DOVER, Del.- The Delaware House of Representatives has passed House Bill 289 as the state's first step to monitoring the widespread use of payday loans in the state.
The bill permits a borrower to obtain no more than five payday loans in a 12-month period, changes the definition of short term consumer loan to include loans up to $1,000 rather than $500, and it also creates a database to track the number of loans statewide in Delaware.
The bill comes after officials said people are not paying back the loans as fast as they are intended. A payday loan works when a borrower gets money short term and its secured against your next pay check. Typically, interest is high on payday loans, so the idea is you pay it back fast, but that doesn't always happen.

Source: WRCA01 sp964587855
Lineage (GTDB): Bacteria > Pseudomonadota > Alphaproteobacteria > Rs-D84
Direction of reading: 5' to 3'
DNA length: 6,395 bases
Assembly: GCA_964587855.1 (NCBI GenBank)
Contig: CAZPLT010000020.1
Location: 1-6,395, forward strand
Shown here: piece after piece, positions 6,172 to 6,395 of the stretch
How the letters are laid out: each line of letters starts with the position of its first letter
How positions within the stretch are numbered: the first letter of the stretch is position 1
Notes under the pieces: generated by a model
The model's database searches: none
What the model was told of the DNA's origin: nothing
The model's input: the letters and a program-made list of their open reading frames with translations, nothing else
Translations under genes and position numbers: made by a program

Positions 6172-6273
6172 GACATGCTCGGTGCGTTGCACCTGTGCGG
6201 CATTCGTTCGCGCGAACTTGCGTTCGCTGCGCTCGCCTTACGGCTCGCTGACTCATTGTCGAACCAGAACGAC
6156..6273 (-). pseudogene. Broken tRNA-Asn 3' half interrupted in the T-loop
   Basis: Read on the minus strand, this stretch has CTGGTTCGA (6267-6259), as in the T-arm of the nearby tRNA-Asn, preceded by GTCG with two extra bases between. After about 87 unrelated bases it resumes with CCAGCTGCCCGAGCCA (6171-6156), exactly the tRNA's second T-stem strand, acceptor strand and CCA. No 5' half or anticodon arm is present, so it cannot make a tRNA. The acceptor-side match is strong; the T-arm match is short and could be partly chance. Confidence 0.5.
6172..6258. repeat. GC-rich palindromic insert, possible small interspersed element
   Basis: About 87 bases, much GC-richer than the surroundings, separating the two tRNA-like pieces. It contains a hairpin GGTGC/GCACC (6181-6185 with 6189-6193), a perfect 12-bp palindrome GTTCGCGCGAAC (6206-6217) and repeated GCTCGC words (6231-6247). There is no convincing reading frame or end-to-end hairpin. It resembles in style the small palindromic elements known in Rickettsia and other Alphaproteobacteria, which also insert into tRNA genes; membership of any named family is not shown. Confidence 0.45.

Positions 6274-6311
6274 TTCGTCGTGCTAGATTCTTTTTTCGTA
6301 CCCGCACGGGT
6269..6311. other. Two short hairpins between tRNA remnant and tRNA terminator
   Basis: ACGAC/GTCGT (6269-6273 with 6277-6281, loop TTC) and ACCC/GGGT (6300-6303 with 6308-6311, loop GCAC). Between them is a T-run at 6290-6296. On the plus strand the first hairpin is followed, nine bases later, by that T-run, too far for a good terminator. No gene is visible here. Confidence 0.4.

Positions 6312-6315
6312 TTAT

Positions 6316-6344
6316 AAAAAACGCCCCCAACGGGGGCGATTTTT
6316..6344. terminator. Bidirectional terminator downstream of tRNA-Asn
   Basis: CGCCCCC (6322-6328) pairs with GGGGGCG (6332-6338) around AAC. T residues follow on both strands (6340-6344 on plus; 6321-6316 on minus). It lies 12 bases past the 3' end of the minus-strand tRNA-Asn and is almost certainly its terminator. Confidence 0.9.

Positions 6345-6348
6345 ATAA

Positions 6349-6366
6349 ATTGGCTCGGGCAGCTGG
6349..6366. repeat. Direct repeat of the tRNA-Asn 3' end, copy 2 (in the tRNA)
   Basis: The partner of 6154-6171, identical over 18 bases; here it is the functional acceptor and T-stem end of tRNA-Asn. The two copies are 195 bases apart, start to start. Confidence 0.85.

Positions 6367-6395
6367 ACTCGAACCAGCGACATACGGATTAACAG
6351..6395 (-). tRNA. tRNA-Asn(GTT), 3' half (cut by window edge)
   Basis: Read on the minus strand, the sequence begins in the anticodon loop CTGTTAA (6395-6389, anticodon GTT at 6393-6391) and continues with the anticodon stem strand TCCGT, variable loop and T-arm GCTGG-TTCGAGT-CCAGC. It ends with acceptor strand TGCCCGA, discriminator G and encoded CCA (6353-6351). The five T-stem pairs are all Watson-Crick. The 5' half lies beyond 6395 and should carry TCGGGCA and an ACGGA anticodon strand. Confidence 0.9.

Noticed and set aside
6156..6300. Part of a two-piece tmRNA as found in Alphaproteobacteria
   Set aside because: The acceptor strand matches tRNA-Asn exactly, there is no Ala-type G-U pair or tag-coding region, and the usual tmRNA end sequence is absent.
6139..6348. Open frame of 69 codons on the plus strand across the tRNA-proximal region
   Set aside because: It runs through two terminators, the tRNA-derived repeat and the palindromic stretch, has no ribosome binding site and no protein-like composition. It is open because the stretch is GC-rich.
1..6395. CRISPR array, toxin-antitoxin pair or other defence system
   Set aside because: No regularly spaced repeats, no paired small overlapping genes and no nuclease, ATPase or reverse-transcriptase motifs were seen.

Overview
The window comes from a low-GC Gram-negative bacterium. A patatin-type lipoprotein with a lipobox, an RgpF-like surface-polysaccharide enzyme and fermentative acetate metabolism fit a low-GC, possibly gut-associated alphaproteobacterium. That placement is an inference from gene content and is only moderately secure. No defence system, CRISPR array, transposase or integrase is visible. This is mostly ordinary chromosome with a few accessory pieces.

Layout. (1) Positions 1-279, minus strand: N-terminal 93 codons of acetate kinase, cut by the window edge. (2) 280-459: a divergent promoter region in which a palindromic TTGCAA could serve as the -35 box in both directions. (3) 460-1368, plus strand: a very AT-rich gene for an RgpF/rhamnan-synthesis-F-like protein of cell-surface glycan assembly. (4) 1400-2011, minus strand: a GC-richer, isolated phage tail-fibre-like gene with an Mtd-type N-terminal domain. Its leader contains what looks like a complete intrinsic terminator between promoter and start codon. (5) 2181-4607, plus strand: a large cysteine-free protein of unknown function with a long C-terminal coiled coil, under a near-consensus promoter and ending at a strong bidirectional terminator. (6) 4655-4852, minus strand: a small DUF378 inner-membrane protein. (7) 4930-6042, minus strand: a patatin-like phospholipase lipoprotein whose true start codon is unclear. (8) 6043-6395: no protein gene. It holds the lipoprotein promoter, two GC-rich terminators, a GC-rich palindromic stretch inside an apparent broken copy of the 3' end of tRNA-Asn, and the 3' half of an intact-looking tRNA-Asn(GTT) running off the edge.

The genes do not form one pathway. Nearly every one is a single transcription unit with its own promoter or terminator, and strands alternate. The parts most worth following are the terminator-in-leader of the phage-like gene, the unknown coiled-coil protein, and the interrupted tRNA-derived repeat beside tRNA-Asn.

In Delaware payday loans can have interest rates as high as 565 percent with mandatory minimum fees and consequences for late repayment. Sen. Colin Bonini supports HB 289. He said payday loans may sometimes be necessary, but need to be regulated.
"What's happening to a lot of people is they're getting caught in this constant cycle in payday lending and they're not able to get out of that cycle," Bonini said. "It really ends up hurting them, not just financially, but their family, economically, and the local economy because the money is not getting in."
The bill will go to the Senate next week in Dover.